Dealing with Anxiety

Dealing with Anxiety

Dealing with Anxiety

Fear is a normal healthy response in certain situations and it is necessary for our survival.  When we find ourselves in danger your body goes through a physical reaction and adrenaline is released into your bloodstream.  Adrenaline is a hormone that is released when we are afraid and it can cause physical changes in the body.  Adrenaline can make your heart rate rise, increase your breathing and dilate your pupils.  Blood flows into your digestive tract  and that gives you that feeling of butterflies or “make your hair stand on end”.

Fight or Flight

Adrenaline is what allows you to fight danger or run away from bigger predators, it is a primal response that helped to ensure our survival.  Your increased heart rate and breathing gives you the stamina to run away.  Dilated pupils give you the ability to see better to avoid danger and your brain goes into high alert so that you can deal with any danger that comes your way.

Fear Going Crazy

When this flight or fight response kicks in when there is no danger that is where anxiety comes in.  You start by having thoughts about current or future events and magnifying the danger.  Fear and anxiety feel pretty much the same to the person experiencing them and then adrenaline kicks in.  This flooding of adrenaline and the ensuing physical changes are anxiety attacks.

Anxiety Disorders

Everyone experiences anxiety from time to time, especially when facing new situations.  That is perfectly normal, but when anxiety keeps you from functioning throughout your life then you have a problem.  There are different forms of anxiety disorders some deal with a specific phobia, some people get anxiety in social situations, PTSD, generalized anxiety disorder, stress disorders and separation anxiety disorders.  Despite the difference causes or triggers  the symptoms are largely the same.  Symptoms of anxiety can include the following:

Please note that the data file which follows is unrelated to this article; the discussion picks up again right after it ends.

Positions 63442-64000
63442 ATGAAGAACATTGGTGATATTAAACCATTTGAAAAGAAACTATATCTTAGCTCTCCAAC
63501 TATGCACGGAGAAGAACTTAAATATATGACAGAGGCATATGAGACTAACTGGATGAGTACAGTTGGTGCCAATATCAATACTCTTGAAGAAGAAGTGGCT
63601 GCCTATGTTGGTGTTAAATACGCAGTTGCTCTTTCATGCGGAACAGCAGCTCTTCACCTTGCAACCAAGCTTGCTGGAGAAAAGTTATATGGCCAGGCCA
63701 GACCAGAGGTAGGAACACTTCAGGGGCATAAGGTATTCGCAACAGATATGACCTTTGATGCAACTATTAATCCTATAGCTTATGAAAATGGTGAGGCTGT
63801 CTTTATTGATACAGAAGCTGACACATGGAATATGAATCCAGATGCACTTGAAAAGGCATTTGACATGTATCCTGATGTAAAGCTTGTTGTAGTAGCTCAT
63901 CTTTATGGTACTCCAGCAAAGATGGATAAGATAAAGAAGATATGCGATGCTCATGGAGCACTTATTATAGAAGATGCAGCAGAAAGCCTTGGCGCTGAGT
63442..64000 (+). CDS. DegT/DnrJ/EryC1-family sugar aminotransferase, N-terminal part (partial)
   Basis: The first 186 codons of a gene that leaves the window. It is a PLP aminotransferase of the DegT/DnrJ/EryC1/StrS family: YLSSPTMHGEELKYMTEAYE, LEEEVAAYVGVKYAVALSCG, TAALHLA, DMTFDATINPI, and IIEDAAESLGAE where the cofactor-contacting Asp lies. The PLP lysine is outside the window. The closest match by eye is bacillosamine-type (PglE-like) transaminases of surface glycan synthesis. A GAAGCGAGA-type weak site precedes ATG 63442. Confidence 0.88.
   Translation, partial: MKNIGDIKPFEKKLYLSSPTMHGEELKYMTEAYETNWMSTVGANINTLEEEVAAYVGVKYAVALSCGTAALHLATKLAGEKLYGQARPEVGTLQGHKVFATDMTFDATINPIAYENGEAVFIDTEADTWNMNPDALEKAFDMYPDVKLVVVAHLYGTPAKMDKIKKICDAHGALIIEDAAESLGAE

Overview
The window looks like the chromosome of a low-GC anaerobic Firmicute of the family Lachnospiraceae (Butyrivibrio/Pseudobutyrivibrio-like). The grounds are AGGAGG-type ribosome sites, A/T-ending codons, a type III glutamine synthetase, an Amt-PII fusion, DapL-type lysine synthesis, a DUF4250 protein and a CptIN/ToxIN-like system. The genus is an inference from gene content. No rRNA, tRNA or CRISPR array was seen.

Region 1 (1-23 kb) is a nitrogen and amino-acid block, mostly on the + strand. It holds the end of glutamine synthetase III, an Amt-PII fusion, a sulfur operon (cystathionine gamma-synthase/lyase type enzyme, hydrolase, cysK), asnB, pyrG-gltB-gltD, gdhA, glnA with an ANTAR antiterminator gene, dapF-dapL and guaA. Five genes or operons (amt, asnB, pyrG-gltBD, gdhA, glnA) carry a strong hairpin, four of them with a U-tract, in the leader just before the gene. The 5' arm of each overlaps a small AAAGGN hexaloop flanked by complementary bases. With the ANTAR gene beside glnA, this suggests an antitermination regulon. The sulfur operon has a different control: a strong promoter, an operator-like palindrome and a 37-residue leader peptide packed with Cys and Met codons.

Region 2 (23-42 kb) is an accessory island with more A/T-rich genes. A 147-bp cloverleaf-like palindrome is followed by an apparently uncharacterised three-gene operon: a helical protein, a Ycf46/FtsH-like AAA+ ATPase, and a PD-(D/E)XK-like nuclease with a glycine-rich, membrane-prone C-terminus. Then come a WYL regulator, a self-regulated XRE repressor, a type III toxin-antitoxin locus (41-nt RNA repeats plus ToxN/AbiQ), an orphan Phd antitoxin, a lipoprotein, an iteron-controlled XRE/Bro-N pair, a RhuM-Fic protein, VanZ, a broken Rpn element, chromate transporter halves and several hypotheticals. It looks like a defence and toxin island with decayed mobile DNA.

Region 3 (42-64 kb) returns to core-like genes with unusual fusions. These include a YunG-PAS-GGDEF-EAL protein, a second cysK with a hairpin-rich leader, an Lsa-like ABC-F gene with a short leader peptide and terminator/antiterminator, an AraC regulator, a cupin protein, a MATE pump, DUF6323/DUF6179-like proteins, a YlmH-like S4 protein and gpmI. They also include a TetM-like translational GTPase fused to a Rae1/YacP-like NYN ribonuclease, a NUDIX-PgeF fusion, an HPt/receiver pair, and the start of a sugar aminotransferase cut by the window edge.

• Phobias surrounding objects or situations
  • Fear of social settings
  • General worries
  • Panic attacks
  • PTSD including flashbacks and nightmares
  • OCD

Treatment for Anxiety

There are a couple of different effective treatments for anxiety but usually a patient either undergoes psychotherapy, cognitive behavioral therapy or some combination of the two.  Cognitive behavioral therapy has been proven highly effective it works by addressing the negative thoughts and the behaviors  that sustains your anxiety.  If you have severe symptoms then your doctor may combine your therapy with medication to help you deal with the physical and emotional symptoms. Anxiety can be crippling to those that suffer from it, if you are constantly dealing with anxiety then talk to your doctor about solutions.